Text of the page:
About Ecodesign, Circular Economy and Our Project

 

Testimonials


  • Victor Papanek 1

    There are professions more harmful than industrial design, but only a few.

    Victor Papanek (1923 - 1998), Austrian-American designer and advocate of socially and ecologically responsible design
  • Henry Ford

    The only prosperity the people can afford to be satisfied with is the kind that lasts.

    Henry Ford (1863 - 1947), American industrialist
  • Jasper Morrison

    I struggle with the idea of Ecological Design because I am not sure that design can be ecological.
    Imagine a chair which could be made with zero energy and last forever or be recycled without polluting the environment. If that were possible, it would be a good thing you would say, but then consider that it has to be catalogued, stored in a warehouse, packaged, transported, displayed and delivered to the customer … and you realise that the chair itself is only half the problem. The only zero emissions chair I can imagine is one that you buy second hand and walk home with and take back to the shop when you have finished with it. As a designer I'd like to think there is a way to design responsibly in a way that the storage, packaging, transport issues are minimised, and that the design of the chair itself insures that it will have a long and useful life and not be a waste of resources.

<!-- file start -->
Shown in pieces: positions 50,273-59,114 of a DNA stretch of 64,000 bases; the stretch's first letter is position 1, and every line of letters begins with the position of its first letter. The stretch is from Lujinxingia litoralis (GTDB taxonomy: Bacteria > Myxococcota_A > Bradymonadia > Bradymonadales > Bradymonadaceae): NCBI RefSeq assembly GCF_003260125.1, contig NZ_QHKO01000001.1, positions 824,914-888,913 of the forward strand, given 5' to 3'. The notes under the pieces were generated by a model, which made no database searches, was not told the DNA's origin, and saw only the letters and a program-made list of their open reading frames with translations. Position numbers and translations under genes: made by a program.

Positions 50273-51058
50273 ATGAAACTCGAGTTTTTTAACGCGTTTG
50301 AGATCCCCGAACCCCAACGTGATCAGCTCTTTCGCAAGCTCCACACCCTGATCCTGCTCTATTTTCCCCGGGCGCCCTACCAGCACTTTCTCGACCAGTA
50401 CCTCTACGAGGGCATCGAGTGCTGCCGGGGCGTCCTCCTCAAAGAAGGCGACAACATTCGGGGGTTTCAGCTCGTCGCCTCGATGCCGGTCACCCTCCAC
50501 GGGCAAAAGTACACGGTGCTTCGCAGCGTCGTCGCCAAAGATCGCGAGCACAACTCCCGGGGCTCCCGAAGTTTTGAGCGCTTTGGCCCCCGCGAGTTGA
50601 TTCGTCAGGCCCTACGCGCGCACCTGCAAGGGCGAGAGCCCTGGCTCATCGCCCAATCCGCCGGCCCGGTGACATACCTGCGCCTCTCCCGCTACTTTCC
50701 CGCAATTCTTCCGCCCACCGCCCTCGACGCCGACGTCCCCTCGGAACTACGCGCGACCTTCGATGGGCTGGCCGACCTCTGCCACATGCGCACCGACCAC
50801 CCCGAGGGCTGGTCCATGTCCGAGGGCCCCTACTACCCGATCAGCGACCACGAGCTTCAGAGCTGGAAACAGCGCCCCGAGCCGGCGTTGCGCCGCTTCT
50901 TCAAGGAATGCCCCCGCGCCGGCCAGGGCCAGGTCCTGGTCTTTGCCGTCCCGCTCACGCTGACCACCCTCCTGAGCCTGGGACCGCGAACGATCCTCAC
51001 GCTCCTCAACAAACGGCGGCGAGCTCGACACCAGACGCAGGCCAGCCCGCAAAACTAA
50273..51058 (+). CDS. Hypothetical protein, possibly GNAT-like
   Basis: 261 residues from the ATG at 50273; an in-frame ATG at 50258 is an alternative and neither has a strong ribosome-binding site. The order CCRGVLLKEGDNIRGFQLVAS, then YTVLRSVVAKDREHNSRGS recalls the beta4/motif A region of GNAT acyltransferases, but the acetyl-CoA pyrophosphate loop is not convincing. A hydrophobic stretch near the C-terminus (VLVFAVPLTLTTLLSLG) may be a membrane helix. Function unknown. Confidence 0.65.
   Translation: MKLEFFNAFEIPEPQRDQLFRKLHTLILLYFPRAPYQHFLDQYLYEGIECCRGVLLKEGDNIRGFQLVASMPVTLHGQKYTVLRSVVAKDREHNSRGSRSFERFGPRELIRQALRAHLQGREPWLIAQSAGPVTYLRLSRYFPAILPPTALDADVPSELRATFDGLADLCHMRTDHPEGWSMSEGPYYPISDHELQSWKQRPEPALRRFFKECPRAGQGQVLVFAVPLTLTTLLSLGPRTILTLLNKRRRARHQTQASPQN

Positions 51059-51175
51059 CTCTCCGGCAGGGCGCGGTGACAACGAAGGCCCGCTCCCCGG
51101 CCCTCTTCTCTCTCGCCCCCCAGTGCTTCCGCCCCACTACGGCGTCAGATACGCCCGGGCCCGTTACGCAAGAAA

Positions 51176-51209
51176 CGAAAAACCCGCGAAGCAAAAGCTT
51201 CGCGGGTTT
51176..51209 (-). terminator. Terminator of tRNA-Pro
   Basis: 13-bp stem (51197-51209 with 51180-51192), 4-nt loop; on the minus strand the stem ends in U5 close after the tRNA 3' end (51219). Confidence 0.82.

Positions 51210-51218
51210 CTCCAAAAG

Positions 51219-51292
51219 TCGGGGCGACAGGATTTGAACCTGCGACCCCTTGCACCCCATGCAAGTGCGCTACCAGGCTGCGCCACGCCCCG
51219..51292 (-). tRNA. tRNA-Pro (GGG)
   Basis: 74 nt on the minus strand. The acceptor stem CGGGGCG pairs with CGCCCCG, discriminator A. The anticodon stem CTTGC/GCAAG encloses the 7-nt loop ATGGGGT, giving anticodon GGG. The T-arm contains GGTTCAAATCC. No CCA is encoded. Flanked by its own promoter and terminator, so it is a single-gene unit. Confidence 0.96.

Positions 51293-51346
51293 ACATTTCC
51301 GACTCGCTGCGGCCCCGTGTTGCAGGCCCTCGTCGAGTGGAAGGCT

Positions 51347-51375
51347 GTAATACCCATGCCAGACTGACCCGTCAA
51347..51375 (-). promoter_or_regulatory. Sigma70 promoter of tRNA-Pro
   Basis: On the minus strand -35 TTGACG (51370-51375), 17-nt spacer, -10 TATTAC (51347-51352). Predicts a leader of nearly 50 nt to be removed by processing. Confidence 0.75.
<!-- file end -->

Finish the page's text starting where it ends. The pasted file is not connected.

Jasper Morrison (born 1959), English product and furniture designer
  • Victor Papanek 2

    Design, if it is to be ecologically responsible and socially responsive, must be revolutionary and radical.

    Victor Papanek (1923 - 1998), Austrian-American designer and advocate of socially and ecologically responsible design
  • Buckminster Fuller

    The best way to predict the future is to design it.

    Richard Buckminster Fuller (1895 - 1983), American inventor and visionary
  • Allan Chochinov1

    Understanding that all design happens within a context is the first (and arguably the only) stop to make on your way to becoming a good designer.

    Allan Chochinov, Teacher at the School of Visual Arts in New York City, leading advocate against wasteful design
    (from: Manifesto for Sustainability in Design")
  • Buckminster Fuller 2

    You never change things by fighting the existing reality. To change something, build a new model that makes the existing model obsolete.

    Richard Buckminster Fuller (1895 - 1983), American inventor and visionary
  • Robert L. Peters

    Design creates culture. Culture shapes values. Values determine the future.

    Robert L. Peters (born 1954), Canadian designer
  • Hans Leo Höger

    Designers have a dual duty; contractually to their clients and morally to the later users and recipients of their work.

    Hans Leo Höger (born 1960), Professor for Theory and History of Design and Communication, Bozen | Bolzano (Italy)
  • Frank Chimero